The biggest difference between this edition and the original program is the emphasis of the content. The original edition emphasizes the science part, and there are long sequences of cells dividing and inside looks of the vagina and uterus. This edition focuses on the entire process more, and speeds up and cuts out some of the long microscopic video scenes from the original edition. The story in this edition is weaved better and seems less like a science class as "The Miracle of Life."
Also, the present edition features updated information as well as some additional video (but not much). Also, there's more animation to help the viewer understand. The original program tends to get boring and confusing, but things are much more easily understood in this updated volume.
But I only give "Life's Greatest Miracle" 3 stars because, like the first one, it just doesn't have enough interesting stuff. Actual microscopic footage occupies perhaps just 1/3 of the total running time, and there's this unnecessary story of a pregnant couple. What's more, I couldn't tell whether some of the "inside the womb" scenes were microscopic photography or computer-rendered graphics, and this troubles me. I prefer "real" images, even if it means staining cells in order to make them look more vivid. Computer-generated stuff is fake, and it's worst when someone tries to pass it off as real.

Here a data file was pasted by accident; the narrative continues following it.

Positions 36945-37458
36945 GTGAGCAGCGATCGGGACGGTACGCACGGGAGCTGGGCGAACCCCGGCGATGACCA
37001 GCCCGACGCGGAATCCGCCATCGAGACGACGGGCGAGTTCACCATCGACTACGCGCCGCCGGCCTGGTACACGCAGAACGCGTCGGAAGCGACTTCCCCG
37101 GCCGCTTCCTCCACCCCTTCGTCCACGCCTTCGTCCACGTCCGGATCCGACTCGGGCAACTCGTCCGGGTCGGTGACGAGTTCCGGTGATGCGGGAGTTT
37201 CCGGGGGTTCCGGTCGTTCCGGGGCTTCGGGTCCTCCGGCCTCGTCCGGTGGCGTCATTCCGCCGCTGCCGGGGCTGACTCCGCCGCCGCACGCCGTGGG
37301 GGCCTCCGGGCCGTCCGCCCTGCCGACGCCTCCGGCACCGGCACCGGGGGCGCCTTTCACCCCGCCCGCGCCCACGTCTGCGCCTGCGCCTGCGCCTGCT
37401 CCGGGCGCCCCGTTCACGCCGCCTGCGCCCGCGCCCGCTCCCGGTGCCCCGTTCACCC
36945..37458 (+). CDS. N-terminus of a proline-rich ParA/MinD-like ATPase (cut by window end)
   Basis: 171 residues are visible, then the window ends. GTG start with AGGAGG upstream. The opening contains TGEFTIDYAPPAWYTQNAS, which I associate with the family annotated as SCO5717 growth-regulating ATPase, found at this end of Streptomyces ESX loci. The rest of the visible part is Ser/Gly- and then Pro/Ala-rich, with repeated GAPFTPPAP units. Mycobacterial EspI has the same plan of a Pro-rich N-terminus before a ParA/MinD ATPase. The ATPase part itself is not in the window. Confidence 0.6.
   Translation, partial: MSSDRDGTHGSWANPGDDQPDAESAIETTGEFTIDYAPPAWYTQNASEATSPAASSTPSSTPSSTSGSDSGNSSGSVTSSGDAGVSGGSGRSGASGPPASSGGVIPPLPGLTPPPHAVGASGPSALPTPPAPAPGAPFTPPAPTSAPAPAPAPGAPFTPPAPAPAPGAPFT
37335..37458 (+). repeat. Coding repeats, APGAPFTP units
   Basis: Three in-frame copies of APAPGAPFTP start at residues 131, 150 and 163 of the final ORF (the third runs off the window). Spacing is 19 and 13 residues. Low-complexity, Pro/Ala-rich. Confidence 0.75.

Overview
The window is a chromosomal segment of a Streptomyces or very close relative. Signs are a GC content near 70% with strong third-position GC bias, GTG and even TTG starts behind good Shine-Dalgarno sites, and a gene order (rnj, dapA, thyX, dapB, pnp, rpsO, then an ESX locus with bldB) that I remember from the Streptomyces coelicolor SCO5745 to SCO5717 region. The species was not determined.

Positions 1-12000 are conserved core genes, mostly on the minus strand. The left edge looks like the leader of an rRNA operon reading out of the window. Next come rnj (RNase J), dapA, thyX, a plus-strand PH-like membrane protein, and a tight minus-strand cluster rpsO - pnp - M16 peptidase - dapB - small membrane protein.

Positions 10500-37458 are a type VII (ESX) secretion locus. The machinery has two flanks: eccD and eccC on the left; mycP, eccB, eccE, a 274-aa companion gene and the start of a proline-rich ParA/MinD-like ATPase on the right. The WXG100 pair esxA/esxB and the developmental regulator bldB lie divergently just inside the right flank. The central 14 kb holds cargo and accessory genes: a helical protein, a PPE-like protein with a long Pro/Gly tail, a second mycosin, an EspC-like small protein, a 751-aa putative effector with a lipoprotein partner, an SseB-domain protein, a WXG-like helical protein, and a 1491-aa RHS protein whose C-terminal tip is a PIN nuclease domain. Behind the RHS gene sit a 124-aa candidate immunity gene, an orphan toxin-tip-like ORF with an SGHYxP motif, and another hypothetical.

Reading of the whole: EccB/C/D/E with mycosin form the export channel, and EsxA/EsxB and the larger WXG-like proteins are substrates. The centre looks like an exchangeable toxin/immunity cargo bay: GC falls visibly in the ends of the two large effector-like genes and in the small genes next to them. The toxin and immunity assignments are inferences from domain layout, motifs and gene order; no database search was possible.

In short, "Life's Greatest Miracle" is an informative and enjoyable program to watch -- and you are treated to the commercials that precede PBS's Nova airing! (Luckily you can forward-skip them.) Whether you are expecting or not, I recommend this, so everyone can appreciate human life more.
If you want a more science-oriented view with more microscopic footage, get the original "The Miracle of Life." The presentation is drier but you get to see more images that demonstrate how miraculous life is.
31 of 32 found the following review helpful:
AmazingAug 01, 1999
This is a startlingly close look at the making of a baby, and really makes you realize how beautiful life is. My big concern is its imablance--lots of footage of pre-conception and conception, and then only a few images of the embryo and fetus, and an unsatisfyingly quick overview of the birth. The early parts got me excited about life, and then the sudden ending left me empty. I wish they had covered all the stages of "the miracle of life" in equal depth, and made the film longer. In other words, this is a remarkable study of the earliest stages of pregnancy only.
55 of 64 found the following review helpful:
Only 15 min of fetal developmentDec 01, 1999
The video was detailed and provided insightful information into fetal development, but I was very disappointed that the first 45 minutes covers pre-conception information and only 15 minutes covers the entire gestational period with less than 3 minutes dedicated to birth. I watched the last 15 minutes over and over, but I really felt that the first 3/4 of the video was wasted.
12 of 12 found the following review helpful:
Truly a miracle...May 18, 1999
The cinematography of this video is truly breathtaking. A learning process from beginning to end. Everytime I watch this video, I am constantly amazed and how the photographer was able to capture the events of conception. A masterpiece!